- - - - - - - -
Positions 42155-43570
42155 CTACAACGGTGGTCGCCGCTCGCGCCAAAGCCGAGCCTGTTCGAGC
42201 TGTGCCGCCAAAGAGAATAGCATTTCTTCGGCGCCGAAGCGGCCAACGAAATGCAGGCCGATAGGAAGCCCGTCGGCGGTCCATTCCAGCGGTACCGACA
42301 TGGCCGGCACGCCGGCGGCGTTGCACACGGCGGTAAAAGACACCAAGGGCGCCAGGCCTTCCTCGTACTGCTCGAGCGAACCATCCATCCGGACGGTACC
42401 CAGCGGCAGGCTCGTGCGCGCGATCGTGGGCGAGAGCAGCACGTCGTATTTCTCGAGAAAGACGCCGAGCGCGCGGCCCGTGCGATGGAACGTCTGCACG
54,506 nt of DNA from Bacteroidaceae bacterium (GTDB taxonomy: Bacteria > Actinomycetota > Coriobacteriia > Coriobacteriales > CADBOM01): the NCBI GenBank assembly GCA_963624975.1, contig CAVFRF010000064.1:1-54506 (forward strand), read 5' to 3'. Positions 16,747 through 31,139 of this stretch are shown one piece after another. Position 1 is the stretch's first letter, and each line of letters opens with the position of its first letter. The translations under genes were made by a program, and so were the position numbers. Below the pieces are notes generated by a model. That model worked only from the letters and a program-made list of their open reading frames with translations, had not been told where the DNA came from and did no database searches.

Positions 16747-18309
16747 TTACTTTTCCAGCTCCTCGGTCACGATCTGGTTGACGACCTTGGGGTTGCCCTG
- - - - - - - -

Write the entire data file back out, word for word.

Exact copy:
Positions 42155-43570
42155 CTACAACGGTGGTCGCCGCTCGCGCCAAAGCCGAGCCTGTTCGAGC
42201 TGTGCCGCCAAAGAGAATAGCATTTCTTCGGCGCCGAAGCGGCCAACGAAATGCAGGCCGATAGGAAGCCCGTCGGCGGTCCATTCCAGCGGTACCGACA
42301 TGGCCGGCACGCCGGCGGCGTTGCACACGGCGGTAAAAGACACCAAGGGCGCCAGGCCTTCCTCGTACTGCTCGAGCGAACCATCCATCCGGACGGTACC
42401 CAGCGGCAGGCTCGTGCGCGCGATCGTGGGCGAGAGCAGCACGTCGTATTTCTCGAGAAAGACGCCGAGCGCGCGGCCCGTGCGATGGAACGTCTGCACG
54,506 nt of DNA from Bacteroidaceae bacterium (GTDB taxonomy: Bacteria > Actinomycetota > Coriobacteriia > Coriobacteriales > CADBOM01): the NCBI GenBank assembly GCA_963624975.1, contig CAVFRF010000064.1:1-54506 (forward strand), read 5' to 3'. Positions 16,747 through 31,139 of this stretch are shown one piece after another. Position 1 is the stretch's first letter, and each line of letters opens with the position of its first letter. The translations under genes were made by a program, and so were the position numbers. Below the pieces are notes generated by a model. That model worked only from the letters and a program-made list of their open reading frames with translations, had not been told where the DNA came from and did no database searches.

Positions 16747-18309
16747 TTACTTTTCCAGCTCCTCGGTCACGATCTGGTTGACGACCTTGGGGTTGCCCTG